Behind the Candelabra
starring Michael Douglas, Matt Damon, Dan Aykroyd, Scott Bakula, Paul Reiser, Rob Lowe and Debbie Reynolds
screenplay by Richard LaGravenese
directed by Steven Soderbergh
Based on the book by Scott Thorson and Alex Thorleifson, Behind the Candelabra tells the story of Las Vegas showman Liberace’s relationship with Thorson in the final decade of his life, 1976-87. I remember Liberace, a flamboyantly gay showman, and I was worried when I rented this film because I didn’t want too much gay flamboyance, especially if it was badly acted by straight actors. Gay flamboyance is a ridiculous affectation and my concern was too much gay! That seems to have been Hollywood’s concern, too, reflected in the years it took Steven Soderbergh to organize the financing for this movie.
Too much of a good thing is wonderful.
- originally from Mae West
Interestingly, many of Liberace’s fans - many of them elderly women - remained ignorant of his sexuality even though it was blatantly obvious to the rest of the world. That speaks to the culture of Las Vegas entertainment and the people who patronized the casino nightclubs, dinner theaters, etc. It’s a statement about Liberace’s audience plus the contemporary culture’s disposition towards over-the-top entertainment glitter and homosexuality that his sexuality remained a question mark until after his death in 1986, confirmed by Nevada medical examiners as AIDS-related. Actor Rock Hudson’s death due to AIDS complications in 1985 was a watershed event in American gay history, AIDS awareness, and popular culture, and Liberace can fit into that context. The 1970s were a particularly decadent, overboard, outrageously unguarded decade whose excess might have contributed measurably to the explosion of AIDS on 1980s America.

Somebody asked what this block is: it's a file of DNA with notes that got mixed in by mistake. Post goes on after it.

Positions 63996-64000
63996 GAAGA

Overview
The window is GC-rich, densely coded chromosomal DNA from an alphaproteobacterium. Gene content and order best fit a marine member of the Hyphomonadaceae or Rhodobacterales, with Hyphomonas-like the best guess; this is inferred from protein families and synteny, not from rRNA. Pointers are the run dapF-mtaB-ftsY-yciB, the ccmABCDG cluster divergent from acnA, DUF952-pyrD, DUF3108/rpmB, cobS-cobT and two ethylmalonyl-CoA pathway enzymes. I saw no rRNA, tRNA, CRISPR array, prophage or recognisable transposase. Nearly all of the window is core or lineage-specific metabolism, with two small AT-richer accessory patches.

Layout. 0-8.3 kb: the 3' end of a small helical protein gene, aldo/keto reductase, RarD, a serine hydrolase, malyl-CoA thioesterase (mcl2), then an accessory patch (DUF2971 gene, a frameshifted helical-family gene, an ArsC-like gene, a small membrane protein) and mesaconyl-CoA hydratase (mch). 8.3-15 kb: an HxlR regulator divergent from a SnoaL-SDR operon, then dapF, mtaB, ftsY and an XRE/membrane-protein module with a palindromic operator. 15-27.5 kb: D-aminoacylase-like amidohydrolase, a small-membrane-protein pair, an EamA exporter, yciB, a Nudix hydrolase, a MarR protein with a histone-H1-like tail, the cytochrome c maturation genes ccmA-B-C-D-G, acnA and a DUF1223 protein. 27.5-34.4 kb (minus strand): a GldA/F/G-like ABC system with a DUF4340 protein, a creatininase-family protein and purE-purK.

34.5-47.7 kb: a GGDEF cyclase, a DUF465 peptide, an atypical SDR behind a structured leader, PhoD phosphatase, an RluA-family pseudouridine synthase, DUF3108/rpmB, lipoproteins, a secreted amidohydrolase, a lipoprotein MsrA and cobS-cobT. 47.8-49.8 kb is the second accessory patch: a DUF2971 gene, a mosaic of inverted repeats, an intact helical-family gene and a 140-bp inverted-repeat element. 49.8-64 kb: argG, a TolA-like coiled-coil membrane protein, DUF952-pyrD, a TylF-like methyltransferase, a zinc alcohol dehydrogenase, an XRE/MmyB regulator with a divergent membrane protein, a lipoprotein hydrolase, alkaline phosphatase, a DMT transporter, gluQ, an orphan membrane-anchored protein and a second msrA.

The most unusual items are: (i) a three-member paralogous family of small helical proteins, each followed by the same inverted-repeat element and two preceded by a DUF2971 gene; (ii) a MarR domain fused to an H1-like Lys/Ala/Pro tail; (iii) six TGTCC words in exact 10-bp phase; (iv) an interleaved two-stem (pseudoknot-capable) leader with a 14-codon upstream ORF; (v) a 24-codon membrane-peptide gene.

But the film is not about AIDS or American homosexuality. It is a biopic of this one particular man, almost legendary in his own time, and those other things factor into it only in their proper place. Michael Douglas and Matt Damon both deliver fantastic performances with a difficult subject. I was concerned with the effect of hearing Michael Douglas affect Liberace’s effeminate voice.
Liberace was a fantastic queen. “Excess” is a good word to describe him. But he was also a clever businessman. He ran a business of piano recording, Las Vegas performances, concerts, movies and at one point even his own TV show, with supporting staff, agents, lawyers, family members and assorted hangers-on. Liberace was a brand. The famous candelabra sitting atop his piano was his symbol. So he might have been as queer as a $3 bill and he might have been mightily foolish. But he wasn’t a fool nor an idiot, either.
I was so surprised to see Debbie Reynolds appearing as Liberace’s mother, Francis. I had to re-wind and watch her again. I absolutely did not recognize her. Even now I don’t recognize her.
And finally, what the hell is it with bubble baths in the hot tub and champagne from tall flute glasses? Is there something about bubble baths and gay culture, or is that just Soderbergh’s vision?